Friday 9 December 2016

Irish baby born too early to donate organs as her parents had hoped: ‘Annie is in heaven now’

Published 04/05/2015 | 13:58

Elisha McGill and her husband Dermot with Bobby (nine months) and 22-month-old Ollie in their home yesterday
Elisha McGill and her husband Dermot with Bobby (nine months) and 22-month-old Ollie in their home yesterday
Elisha and Dermot McGill picturd in their home Pic: Belfast Telegraph

An Irish baby who wouldn’t survive birth due to a rare condition was born too early to donate her organs as her parents had wished.

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Eilisha and Dermot McGill tragically lost their daughter Annie on Saturday afternoon after she passed away soon after birth in their arms.

The newborn suffered from anencephaly, which means she developed in the womb without certain parts of her brain and skull.

Her grieving parents hoped that she would be able to donate her heart valves and liver cells to save other lives, but she was born too soon before 36 weeks gestation.

The couple from Aghadowey, Co. Derry thanked their friends for the support they have received following the passing of Annie this weekend.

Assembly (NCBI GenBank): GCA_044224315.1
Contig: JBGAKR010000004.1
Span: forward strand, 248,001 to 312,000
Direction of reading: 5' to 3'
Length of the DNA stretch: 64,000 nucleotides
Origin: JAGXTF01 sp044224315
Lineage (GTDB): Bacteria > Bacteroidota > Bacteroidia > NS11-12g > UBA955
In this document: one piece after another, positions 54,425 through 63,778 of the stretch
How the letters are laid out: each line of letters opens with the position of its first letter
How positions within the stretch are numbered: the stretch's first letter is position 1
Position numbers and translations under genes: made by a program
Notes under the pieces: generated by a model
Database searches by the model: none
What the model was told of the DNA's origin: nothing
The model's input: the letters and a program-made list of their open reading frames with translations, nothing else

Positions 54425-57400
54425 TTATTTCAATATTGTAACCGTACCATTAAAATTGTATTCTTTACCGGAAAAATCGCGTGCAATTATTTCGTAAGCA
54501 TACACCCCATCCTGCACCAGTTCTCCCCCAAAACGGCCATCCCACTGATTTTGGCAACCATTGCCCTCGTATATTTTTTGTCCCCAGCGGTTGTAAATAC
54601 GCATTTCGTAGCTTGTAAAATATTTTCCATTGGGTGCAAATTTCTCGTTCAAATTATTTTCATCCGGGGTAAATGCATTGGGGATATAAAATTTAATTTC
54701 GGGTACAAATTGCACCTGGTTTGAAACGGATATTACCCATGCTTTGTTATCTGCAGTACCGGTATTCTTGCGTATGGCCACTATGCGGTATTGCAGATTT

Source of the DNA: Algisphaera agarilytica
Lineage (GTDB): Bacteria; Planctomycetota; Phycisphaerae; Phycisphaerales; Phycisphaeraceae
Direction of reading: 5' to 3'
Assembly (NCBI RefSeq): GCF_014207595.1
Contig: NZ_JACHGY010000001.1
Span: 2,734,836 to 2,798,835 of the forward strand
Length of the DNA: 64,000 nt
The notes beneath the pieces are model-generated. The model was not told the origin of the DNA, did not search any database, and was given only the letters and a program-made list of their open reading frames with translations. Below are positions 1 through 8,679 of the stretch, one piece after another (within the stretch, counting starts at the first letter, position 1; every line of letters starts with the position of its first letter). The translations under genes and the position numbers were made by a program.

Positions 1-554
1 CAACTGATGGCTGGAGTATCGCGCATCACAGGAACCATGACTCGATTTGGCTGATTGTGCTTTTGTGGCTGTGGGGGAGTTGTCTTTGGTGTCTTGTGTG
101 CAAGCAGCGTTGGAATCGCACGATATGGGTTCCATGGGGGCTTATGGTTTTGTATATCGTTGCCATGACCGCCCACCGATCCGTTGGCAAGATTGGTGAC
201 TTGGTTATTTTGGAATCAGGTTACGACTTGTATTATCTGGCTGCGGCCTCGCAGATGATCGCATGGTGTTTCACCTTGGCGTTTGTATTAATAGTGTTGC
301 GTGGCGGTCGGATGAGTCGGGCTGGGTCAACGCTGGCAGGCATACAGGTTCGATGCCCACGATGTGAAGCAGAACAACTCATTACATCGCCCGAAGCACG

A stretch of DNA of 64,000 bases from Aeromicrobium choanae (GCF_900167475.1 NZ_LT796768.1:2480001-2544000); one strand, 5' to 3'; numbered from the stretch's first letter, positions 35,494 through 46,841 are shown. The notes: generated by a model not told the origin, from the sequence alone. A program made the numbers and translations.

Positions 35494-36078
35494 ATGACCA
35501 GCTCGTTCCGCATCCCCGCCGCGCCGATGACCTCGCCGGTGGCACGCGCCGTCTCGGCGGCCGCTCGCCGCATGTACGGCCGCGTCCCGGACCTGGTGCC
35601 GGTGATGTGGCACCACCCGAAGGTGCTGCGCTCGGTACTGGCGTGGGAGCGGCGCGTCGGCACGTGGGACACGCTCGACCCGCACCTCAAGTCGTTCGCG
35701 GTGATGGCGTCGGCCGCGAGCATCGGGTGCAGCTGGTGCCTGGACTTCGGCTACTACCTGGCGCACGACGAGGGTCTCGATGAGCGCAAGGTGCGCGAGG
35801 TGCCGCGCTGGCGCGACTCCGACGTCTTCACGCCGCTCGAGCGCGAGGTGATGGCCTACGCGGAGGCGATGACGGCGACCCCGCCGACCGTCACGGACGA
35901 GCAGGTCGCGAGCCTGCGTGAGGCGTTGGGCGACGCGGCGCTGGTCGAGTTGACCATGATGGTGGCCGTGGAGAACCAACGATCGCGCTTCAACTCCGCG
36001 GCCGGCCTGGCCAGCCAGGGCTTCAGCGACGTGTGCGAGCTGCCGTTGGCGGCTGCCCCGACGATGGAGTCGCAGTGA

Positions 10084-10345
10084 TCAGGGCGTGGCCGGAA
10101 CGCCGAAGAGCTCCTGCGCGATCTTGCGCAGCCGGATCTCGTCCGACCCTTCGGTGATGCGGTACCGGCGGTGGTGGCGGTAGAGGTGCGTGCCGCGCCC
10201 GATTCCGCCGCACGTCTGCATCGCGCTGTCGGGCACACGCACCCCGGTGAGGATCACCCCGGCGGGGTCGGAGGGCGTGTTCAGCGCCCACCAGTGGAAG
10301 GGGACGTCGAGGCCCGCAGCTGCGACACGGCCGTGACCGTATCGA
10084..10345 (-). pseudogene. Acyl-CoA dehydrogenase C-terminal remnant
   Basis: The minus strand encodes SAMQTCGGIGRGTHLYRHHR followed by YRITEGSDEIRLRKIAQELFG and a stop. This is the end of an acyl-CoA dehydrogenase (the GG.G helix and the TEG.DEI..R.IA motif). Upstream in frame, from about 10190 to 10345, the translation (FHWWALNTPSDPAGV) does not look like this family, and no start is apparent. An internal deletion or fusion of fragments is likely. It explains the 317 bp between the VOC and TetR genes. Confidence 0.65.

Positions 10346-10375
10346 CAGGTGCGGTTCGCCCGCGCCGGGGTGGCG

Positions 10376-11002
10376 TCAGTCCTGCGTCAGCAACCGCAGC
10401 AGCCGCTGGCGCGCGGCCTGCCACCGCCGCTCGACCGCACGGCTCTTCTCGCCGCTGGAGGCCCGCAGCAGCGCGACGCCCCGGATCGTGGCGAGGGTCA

“Today at 12.30 we welcomed our beautiful daughter Annie into this world.

“As we hoped throughout the journey we wanted some time with her and are so proud to say that Annie grew her angel’s wings at 2.15.”

“We’re so proud of our amazing Annie and are now taking time with her to prepare for the difficult days that lie ahead.

“Annie’s life will be celebrated and arrangements for her funeral will be made later and updated in due course.

“And have no doubt she will protect her little brothers and guide her daddy and mammy the rest of our days. RIP Annie,” they wrote on their Facebook page.

The family has hoped that Annie would be able to follow in the footsteps of a child in the UK who became the youngest organ donor in Britain.

Teddy, who lived for just 100 minutes, saved the life of a man in Leeds after donating his kidney.

Elisha and Dermot, a fabricator/welder who also restores old rally cars, are also parents of two boys Ollie (2) and Bobby (1).

Speaking in the past, the couple spoke about the short time they would have to spend with Annie.

"We have been preparing ourselves from December 1, when we were told the diagnosis, to what lies ahead in 18 days. Time is a great healer and to have that time to prepare yourself mentally and physically is important. We see it as a celebration of Annie. It will be emotional, but we hope it gives hope to other families."

The brave couple have also praised the medical teams in the Northern Trust and the specialist nurse who has helped prepare them for the organ donation.

Every year around 15 people in Northern Ireland die waiting for an organ transplant.

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